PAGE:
The children and youth hospice, Strandbakkehuset, has been designed as the first newly built hospice of its kind in Denmark - with the overall aim of providing space for life, play and alleviation, thereby offering a vital home for the children, youths and their families in a vulnerable time of their lives.
Provides space for quality of life
Quality of life is a keyword in the design of Strandbakkehuset, which contains four family residences, a staff section and several shared functions. Its purpose as a hospice is to embrace life for children and young people in a vulnerable situation. Life, play and alleviation are accordingly essential values for the hospice, and it is with these values as our premise that we have not only studied the construction programme but also carried out thorough research and anthropological field studies. The result is five focus points for the design of the hospice, ensuring that it is capable of offering a meaningful everyday life for children and young people, their families and the staff who will be supporting them during their time at the hospice.
Offers new experiences
Strandbakkehuset builds upon Hospice Djursland’s special qualities, where its beautiful location at the top of the slope provides space for contemplation and reflection. It is a place that incorporates the view and the long perspective into its design. However, Strandbakkehuset will not settle for simply building on the existing hospice’s qualities. It also offers new experiences for the benefit of the hospice’s residents: Children, youths and their families. At Strandbakkehuset, the focus will not be on the long perspective, but rather on life up close, experiences for the senses and the idea of living in the here and now.
Surrounded by nature
Strandbakkehuset is beautifully situated atop a slope right in the middle of nature. Rather than standing out from its scenic surroundings, the building appears to draw it in through openings and displacements, allowing the proximity to the lake and forest to act as a unique and special characteristic of Strandbakkehuset. The building is thus not only placed as a natural extension of Hospice Djursland, but opens outwards, advancing towards its near surroundings in some places and retreating away from them in others, resulting in work of architecture with interesting features from all sides. At the same time, the many openings and offsets break the building down into smaller and less overwhelming components, creating a wealth of outlook spots and spaces.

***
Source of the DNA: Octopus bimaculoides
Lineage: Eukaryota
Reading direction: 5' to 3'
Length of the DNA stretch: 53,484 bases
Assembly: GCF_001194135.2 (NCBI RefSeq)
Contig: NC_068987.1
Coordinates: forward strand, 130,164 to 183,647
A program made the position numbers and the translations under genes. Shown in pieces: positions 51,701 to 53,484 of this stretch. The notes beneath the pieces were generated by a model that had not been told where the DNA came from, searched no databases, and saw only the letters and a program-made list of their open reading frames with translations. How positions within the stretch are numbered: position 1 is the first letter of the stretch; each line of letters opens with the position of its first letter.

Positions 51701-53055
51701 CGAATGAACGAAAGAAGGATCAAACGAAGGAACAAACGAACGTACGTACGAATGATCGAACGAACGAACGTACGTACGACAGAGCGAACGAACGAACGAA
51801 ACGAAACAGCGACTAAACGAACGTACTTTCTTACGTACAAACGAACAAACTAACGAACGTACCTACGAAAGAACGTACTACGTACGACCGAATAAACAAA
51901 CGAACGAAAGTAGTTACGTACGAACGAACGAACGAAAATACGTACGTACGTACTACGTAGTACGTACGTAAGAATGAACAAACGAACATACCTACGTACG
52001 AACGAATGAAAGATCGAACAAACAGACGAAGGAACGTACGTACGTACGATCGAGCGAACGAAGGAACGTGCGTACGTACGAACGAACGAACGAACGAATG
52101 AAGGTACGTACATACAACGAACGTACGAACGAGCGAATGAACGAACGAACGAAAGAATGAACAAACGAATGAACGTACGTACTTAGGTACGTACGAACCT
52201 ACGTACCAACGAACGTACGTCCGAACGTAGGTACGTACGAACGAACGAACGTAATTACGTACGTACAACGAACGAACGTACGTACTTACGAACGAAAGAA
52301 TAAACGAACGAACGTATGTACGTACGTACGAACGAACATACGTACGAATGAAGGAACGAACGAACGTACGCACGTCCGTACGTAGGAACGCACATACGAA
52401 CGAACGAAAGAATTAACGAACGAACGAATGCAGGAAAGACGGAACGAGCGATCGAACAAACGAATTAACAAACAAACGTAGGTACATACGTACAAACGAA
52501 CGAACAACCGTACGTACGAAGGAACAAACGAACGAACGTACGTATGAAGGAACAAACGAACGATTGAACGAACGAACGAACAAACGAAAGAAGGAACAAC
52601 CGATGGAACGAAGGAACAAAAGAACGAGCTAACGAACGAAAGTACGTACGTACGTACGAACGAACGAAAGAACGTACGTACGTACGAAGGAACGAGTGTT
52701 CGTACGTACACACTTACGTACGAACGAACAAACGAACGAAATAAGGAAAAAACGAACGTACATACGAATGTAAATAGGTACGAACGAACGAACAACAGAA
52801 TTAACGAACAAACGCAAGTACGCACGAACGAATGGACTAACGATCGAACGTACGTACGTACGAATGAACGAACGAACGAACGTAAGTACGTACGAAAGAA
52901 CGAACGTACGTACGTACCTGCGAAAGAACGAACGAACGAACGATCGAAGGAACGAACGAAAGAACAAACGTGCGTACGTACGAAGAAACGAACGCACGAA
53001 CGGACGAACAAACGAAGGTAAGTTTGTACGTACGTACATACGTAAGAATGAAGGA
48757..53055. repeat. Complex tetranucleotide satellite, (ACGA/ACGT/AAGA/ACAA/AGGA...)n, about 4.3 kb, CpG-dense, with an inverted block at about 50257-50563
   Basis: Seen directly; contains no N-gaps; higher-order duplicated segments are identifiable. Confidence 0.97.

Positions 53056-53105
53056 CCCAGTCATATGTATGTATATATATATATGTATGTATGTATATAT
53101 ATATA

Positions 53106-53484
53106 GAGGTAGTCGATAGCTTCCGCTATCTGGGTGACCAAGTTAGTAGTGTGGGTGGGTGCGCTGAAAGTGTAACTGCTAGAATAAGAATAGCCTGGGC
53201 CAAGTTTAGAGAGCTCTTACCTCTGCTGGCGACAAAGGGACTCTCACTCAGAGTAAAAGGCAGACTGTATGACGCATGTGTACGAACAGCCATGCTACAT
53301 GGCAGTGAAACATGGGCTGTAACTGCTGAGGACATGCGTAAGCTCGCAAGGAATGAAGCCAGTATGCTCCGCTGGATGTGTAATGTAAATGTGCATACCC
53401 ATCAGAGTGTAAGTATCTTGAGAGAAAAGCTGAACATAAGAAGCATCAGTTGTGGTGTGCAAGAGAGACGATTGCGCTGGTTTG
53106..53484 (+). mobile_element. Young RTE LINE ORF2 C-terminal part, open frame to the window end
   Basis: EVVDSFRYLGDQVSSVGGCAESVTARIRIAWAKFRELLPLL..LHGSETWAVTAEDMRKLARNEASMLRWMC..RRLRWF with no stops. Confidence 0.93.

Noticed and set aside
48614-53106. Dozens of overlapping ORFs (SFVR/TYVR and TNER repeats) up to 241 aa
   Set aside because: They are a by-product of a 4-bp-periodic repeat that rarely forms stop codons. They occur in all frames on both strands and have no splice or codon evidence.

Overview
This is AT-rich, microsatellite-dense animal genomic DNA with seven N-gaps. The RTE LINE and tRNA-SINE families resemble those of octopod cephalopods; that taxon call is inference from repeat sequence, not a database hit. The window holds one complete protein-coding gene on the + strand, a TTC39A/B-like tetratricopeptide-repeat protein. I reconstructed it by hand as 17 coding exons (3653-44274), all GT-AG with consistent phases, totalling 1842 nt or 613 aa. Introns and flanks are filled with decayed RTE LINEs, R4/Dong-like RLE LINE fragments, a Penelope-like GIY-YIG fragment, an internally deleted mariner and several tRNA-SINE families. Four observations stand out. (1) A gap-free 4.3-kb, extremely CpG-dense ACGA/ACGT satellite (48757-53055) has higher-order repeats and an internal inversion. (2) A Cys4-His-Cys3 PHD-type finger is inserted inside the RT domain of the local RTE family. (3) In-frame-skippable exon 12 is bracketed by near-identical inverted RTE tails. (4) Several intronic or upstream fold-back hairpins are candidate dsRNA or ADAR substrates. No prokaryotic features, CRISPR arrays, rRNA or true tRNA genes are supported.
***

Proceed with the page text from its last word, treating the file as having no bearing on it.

The staff section and family residences
The staff section has been located as a natural part of the building’s main entrance. It is a strategic placement that makes it easy to keep track of who has entered and left the building while also ensuring optimal proximity and access to all the functions of the building. The family residences are built in a staggered formation over the slope in two storeys, bringing them up close to the forest line and offering beautiful panoramic views of the scenic surroundings of the hospice. In addition, all the family residences are equivalent in terms of the view and distance to the staff section.
The shared functions are located between the staff section and family residences and divided according to the level of activity. Thus, the common room lies in natural extension of the family residences with a view of the sunny southern side, while the treatment ward lies in close proximity to the residences as well as the staff section. The wellness room is located at the ground level next to the lake, and the sensory room and breathing room are located higher up with great views and lots of sunlight. Last but not least, the activity room is located in close proximity to the playground, and the guest rooms in close proximity to the family residences.
The heart of the building
The heart of the building ties its different functions and surrounding nature together. Here, the light and nature flow into the everyday life and work of the building. For example, openings in the roof and between the family residences create a cosy environment with optimal lighting and unique views no matter where in the room you are standing. At the same time, the paths of the surrounding landscape lead directly into the space, blurring distinctions between inside and outside and subtly encouraging the residences to take advantage of the surrounding nature. This turns the surrounding nature into something that feels almost omnipresent within the building as well, constituting a crucial element in the life, play and alleviation that Strandbakkehuset aims to offer within its walls.
AART architects is one of the leading architectural practices in Scandinavia with 170 employees in offices in Aarhus, Copenhagen, Oslo and Stockholm. From here, the practice help developers throughout Scandinavia to develop organizations and communities with architecture as a catalyst. Currently, the practice is involved in the development of more than one million square meters across scale and sector - ranging from Norway's cultural flagship, the Viking Age Museum in Oslo, to Sweden's largest high school, Hedda Andersson High School in Lund, and Denmark's new Cold War Museum, REGAN-West located deep in Rold Forest.